Yes, in certain types of occupations, machine learning technology has already started to replace humans. It is believed that as more investment goes into machine learning (and more organizations and companies implement this tech) that machine learning will take over even more roles usually taken on by humans.
However, it is worth remembering that whilst machine learning will end up replacing humans with some kinds of work, it will equally create as many job opportunities too and even enable people to do their job better than before.
What is machine learning?
Machine learning involves automated algorithms that find patterns in colossal amounts of information and makes links with this data that a human could not. Machine learning solves problems, not a human. The human defines the problem for the machine learning model to fix.
Machine learning is increasingly being used for complex solutions, as humans are only needed to define the problem for the computer, and then it analyses and finds the solution itself.
Machine learning in the workplace
In a study carried out by Oxford University, Yale University and AI Impacts that involved talking to 352 machine learning experts about their predictions for AI (which machine learning is an offshoot of) in the workplace, some interesting results materialised.
The experts who participated in the survey predicted when they believe the crossover point is likely to be when machine learning technology will end up performing better than humans can. They believed that machines will:
- Be better at translating languages by 2024
- Outperform humans writing essays by 2026
- Be able to drive lorries by 2027
- Outperform in retail by 2031
- Outperform as a surgeon by 2053
The study even possibly suggests that there is a 50% chance AI and its related technology will perform better than humans in 45 years time!
Jobs susceptible to machine learning – or are they?
Researchers at PWC suggest that approximately 30% of jobs in the UK are threatened by automation from robotics and AI by 2030. This was deemed higher in particular sectors than others such as transport, wholesale, retail and manufacturing.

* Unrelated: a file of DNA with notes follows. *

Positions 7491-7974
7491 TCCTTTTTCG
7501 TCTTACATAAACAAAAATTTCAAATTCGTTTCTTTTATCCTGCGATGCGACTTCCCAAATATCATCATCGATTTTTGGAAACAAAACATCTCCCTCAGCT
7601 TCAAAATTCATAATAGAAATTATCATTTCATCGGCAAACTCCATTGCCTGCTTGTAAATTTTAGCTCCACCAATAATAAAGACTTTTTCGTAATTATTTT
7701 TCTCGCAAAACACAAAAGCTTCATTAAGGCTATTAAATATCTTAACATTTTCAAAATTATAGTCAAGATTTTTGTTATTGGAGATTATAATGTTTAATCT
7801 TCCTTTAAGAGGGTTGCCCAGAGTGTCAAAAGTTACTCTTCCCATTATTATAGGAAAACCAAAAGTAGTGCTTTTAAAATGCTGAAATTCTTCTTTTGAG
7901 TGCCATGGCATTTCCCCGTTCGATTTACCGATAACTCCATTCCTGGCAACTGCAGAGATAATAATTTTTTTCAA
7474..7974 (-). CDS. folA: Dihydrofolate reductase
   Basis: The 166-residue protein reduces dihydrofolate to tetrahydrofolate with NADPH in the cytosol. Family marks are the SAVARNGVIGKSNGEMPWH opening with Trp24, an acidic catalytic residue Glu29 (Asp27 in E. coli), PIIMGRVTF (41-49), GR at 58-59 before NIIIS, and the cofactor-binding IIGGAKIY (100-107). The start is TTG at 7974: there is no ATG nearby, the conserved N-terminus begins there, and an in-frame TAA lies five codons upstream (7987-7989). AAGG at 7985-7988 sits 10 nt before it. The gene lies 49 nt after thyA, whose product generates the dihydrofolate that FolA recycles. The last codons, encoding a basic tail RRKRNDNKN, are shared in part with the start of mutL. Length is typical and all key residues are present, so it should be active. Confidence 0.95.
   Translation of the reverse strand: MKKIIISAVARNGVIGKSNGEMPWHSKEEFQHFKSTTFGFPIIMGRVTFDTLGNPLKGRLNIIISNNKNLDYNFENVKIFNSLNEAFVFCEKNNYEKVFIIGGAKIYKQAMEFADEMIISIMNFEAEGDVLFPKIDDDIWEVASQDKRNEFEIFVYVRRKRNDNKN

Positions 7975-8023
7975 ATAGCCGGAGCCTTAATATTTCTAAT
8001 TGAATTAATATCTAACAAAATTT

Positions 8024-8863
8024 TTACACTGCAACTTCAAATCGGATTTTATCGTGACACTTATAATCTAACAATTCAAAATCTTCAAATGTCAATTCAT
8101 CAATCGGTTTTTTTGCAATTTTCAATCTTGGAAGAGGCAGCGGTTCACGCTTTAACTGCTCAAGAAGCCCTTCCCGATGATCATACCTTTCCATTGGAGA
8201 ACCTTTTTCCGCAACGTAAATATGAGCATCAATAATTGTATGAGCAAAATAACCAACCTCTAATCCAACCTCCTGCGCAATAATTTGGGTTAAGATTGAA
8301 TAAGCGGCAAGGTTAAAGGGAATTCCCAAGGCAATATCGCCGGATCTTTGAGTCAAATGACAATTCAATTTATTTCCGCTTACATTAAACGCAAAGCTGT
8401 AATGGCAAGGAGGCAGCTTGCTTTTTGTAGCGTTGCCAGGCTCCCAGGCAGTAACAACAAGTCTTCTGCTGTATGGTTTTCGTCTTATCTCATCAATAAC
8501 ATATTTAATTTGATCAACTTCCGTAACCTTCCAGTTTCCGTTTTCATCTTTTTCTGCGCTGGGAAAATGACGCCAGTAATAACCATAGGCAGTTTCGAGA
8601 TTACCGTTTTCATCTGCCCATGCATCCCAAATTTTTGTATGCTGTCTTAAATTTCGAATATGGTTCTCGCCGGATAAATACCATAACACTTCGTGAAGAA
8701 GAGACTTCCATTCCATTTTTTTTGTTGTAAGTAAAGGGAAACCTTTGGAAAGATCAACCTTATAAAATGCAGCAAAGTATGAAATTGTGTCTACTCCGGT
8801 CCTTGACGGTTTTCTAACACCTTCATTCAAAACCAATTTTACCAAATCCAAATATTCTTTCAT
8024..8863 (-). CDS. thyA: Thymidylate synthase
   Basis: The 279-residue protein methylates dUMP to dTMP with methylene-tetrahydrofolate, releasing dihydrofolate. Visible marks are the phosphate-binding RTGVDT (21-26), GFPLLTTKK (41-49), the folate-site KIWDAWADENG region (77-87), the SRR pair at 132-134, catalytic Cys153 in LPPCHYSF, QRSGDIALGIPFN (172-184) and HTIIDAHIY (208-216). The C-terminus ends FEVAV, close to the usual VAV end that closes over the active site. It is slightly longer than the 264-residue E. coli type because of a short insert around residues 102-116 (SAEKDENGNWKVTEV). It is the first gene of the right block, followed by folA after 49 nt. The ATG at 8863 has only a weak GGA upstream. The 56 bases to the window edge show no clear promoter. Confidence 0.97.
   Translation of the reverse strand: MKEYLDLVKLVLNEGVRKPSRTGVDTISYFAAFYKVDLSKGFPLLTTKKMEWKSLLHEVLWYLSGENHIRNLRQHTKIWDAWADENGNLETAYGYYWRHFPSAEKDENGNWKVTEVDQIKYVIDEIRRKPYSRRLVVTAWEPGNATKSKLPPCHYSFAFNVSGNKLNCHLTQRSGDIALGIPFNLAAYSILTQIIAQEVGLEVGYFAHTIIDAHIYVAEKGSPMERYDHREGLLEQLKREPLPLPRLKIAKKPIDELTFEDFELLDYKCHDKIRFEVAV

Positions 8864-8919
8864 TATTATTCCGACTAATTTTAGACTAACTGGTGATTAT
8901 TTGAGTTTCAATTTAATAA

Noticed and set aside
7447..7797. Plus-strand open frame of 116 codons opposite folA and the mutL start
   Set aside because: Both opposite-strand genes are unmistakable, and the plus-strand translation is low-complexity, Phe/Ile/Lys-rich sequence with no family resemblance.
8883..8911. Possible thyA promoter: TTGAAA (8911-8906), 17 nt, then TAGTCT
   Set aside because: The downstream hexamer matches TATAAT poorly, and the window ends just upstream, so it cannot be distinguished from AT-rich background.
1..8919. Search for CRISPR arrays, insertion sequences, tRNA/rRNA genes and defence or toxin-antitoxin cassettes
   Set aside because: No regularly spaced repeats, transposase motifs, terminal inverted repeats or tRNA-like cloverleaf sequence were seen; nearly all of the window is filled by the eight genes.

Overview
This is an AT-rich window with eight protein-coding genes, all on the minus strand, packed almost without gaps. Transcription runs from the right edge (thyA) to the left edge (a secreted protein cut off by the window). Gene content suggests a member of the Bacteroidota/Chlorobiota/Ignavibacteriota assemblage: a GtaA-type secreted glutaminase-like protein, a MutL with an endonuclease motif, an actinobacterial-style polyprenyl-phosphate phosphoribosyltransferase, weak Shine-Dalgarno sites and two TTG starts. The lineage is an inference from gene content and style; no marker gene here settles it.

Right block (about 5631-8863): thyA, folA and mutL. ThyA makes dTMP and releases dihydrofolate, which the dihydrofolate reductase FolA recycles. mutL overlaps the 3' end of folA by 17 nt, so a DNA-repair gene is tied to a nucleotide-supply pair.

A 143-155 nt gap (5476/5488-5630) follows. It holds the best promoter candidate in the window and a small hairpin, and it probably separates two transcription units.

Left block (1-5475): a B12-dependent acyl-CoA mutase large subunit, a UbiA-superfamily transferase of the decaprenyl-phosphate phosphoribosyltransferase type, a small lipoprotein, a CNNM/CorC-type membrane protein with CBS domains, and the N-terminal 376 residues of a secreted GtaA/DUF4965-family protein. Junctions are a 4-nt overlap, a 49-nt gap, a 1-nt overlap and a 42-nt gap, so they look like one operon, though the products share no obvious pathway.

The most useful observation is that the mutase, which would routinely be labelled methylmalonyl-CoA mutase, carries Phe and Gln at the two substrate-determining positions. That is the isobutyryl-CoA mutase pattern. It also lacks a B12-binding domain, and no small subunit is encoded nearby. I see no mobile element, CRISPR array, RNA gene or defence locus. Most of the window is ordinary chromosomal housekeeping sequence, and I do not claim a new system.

Professions deemed less likely to be threatened by machine learning included education, social work, and the healthcare sector. At the same time, it is impossible to say that any industry is immune from possible machine learning developments and AI.
However, one interesting aspect that PWC highlighted is that it is much more likely that simply the nature of the job will change, as opposed to disappearing altogether.
Machine learning aiding productivity?
Another thing to consider is that in some roles, machine learning and AI capabilities may allow people to be more productive in their roles, rather than hindering it.
For example, advanced technologies like natural language processing can streamline data mining through the application of algorithms to model topics. In areas such as customer service or insights, this can be highly beneficial, allowing a team to get on with implementing a strategy based on this information rather than having to spend large amounts of time data mining instead.
Machine learning can absolutely be a force for good in many professions, given that it can ensure that complicated tasks, such as those involving big data, are carried out with speed, and high levels of accuracy too. This can also allow workers to be far more creative and could aid innovation if machine learning can take care of a complicated, repetitive tasks, whilst employers can pursue their ideas they wouldn’t have time to consider otherwise.